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University of Minnesota
May 12, 2010
Trey Davis had a big weekend at the Big Ten Outdoor Championships in Bloomington, Indiana, as Minnesota defended its team title. Davis finished third in the discus on Saturday and then second in the shot put on Sunday. The Gophers tallied 145 points, 21 more than runner-up Wisconsin.
Photo: Becky Miller
U’s Trey Davis decides to leave behind football, focus on track
By Rick Moore
So you think it’s easy being a two-sport athlete at the University of Minnesota? Consider Trey Davis’s schedule last March and April.
During the five weeks of spring practice, Davis would work out in the morning with the football team and then head off to his classes. After school it was off to track and field practice and weightlifting, then a concerted attempt to do his studying and get to bed at a reasonable hour … so that he could do it all over again the next day.
Davis smiles at the recollection, and it’s one of those smiles that carry a tinge of pain. “I can remember coming to track practice some days last year just exhausted. I could barely do anything,” he says. “My body was beat up from football practice. And then trying to stay on top of academics—that’s important to me. I don’t like to do things haphazardly.”
There’s nothing haphazard about his attention to schoolwork. He’s double majoring in history and political science and has been named Academic All-Big Ten three times.
Even though Davis looks the part of both a center in football and a thrower (shot put, discus, and hammer) in track, he came to see himself as a college student spread too thin. So he recently decided to leave football behind and focus on his track career.
Getting back what he gives
On the surface it might seem like an odd choice: giving up the glory sport of college football—running out of the tunnel to the cheers of 50,000 fans—for the relative anonymity of men’s track and field, where, outside of the Summer Olympics, most spectators are close friends and family members.
Yes, he was spread too thin. But track also seems to align better with his personality.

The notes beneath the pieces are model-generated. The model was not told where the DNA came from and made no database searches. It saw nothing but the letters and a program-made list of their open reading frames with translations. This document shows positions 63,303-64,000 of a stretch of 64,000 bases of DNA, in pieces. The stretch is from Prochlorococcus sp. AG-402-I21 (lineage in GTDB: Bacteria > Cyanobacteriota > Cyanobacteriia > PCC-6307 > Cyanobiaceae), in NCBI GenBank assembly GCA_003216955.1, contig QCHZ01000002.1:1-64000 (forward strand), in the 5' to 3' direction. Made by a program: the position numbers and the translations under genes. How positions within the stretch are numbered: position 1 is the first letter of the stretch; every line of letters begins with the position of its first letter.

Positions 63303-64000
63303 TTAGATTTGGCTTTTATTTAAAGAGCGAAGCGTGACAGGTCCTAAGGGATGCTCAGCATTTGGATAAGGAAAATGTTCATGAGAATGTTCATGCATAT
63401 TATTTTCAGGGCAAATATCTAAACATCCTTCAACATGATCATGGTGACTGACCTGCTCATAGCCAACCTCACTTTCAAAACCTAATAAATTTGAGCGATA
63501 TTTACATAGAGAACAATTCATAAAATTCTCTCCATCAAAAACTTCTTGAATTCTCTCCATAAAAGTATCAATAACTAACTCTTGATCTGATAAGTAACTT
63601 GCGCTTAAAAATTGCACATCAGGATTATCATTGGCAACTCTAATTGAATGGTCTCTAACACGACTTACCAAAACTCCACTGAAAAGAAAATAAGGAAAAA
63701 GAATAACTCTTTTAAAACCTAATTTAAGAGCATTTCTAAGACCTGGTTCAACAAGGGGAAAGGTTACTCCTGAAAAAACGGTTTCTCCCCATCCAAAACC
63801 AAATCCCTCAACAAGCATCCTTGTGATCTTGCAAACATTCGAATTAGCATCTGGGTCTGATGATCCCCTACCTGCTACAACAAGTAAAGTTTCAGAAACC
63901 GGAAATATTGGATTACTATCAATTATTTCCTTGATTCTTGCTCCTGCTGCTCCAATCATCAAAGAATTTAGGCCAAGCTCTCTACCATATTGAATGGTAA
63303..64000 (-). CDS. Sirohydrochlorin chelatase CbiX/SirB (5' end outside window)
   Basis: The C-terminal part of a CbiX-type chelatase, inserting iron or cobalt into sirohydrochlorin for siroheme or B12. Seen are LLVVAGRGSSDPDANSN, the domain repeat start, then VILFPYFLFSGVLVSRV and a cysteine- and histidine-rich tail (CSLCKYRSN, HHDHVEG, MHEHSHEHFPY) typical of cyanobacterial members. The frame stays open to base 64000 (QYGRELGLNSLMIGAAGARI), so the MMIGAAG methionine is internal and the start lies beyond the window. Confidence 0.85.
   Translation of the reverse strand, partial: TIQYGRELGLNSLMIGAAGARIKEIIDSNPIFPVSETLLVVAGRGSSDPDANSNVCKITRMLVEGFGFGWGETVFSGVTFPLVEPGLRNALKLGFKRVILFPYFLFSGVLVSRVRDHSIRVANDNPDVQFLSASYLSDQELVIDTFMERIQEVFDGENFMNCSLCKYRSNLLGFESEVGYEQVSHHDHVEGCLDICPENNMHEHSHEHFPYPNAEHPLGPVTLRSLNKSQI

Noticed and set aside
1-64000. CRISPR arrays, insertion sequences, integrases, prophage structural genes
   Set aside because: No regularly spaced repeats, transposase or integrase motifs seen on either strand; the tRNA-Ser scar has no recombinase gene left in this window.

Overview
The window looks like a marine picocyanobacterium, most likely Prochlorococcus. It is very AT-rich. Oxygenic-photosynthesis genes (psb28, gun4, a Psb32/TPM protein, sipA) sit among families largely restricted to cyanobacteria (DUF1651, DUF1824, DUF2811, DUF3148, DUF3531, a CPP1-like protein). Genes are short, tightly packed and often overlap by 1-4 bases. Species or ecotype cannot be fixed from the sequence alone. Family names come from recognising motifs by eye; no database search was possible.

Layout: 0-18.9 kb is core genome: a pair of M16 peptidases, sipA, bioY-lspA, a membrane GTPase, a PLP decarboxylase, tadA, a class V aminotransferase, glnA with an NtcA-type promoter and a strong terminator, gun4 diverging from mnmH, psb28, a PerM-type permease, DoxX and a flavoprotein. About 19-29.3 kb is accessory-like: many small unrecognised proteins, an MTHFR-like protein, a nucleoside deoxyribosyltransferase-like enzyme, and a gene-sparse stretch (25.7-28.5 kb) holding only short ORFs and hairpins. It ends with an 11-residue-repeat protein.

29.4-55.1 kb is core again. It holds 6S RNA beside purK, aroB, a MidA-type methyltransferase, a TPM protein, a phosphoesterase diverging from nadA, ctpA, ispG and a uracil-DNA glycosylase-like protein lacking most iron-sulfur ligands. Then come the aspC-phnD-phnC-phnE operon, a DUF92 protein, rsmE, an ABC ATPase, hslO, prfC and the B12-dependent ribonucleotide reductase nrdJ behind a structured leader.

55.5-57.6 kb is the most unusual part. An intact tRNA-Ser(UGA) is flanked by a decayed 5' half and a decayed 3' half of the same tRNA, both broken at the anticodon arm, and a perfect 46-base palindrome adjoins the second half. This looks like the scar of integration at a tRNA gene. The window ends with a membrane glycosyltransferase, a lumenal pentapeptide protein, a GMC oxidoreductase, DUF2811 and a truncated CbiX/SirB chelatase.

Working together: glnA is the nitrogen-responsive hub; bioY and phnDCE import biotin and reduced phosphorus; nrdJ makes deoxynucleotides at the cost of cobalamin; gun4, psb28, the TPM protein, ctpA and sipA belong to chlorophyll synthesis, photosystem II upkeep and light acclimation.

Gophers defend title
The men’s track team made it four titles in a row by capturing the Big Ten Outdoor Track & Field Championships over the weekend. Minnesota scored 145 points, outpacing Wisconsin (124) and Ohio State (115).
Davis had a big weekend for the Gophers. He finished third in the discus with a throw of 172-9, then finished second in the shot put with a career-best heave of 60-0 1/2, eighth best in Minnesota history.
“I’m always the kind of person that likes to do things myself; I’m pretty independent that way,” says the soft-spoken Davis. “The appealing thing about track is that it’s something where I can go out and I can work on my throw by myself for however long I need to. In football, I can’t go and say, ‘C’mon guys, let’s work on this play for a half hour.’ …
“Track is unique in that it’s all about what you put into it. You can’t really fake your effort and attitude in track because it’s directly correlated to your performances. … It really is all about what you put into it.”
Still, hanging up the shoulder pads wasn’t easy for a player who was ranked the 31st best guard in the nation coming out of Farmington High School in 2007. He started in six games for the Gophers over the past two seasons.
“There’s been a lot of special memories from playing football that I’ll never forget,” he says. “Obviously, going into TCF Bank Stadium that first game is a special memory. At the end, it came down to [knowing] I could keep doing two sports and I could be average at both, or I could choose to do the thing that I really enjoy doing—really love doing—and give myself an opportunity to be pretty good at that.”
A good future in track
“Now that he’s going to be focusing on track full time, I think he can be a major, major contributor to the program,” says Lynden Reder, Davis’s throwing coach.
Davis finished fourth in shot put (17.51 meters) at the Big Ten Indoor Championships this year as a sophomore, and Reder points out that underclassmen don't typically excel in throws. But he appreciates Davis for more than just his scoring potential.
“Everybody looks up to Trey and everybody was excited when he would pop by, even during the football season," adds Reder. "He’s already been a leader while doing both sports, but especially now that’s he’s focusing on one, he’ll definitely be a leader on the team.”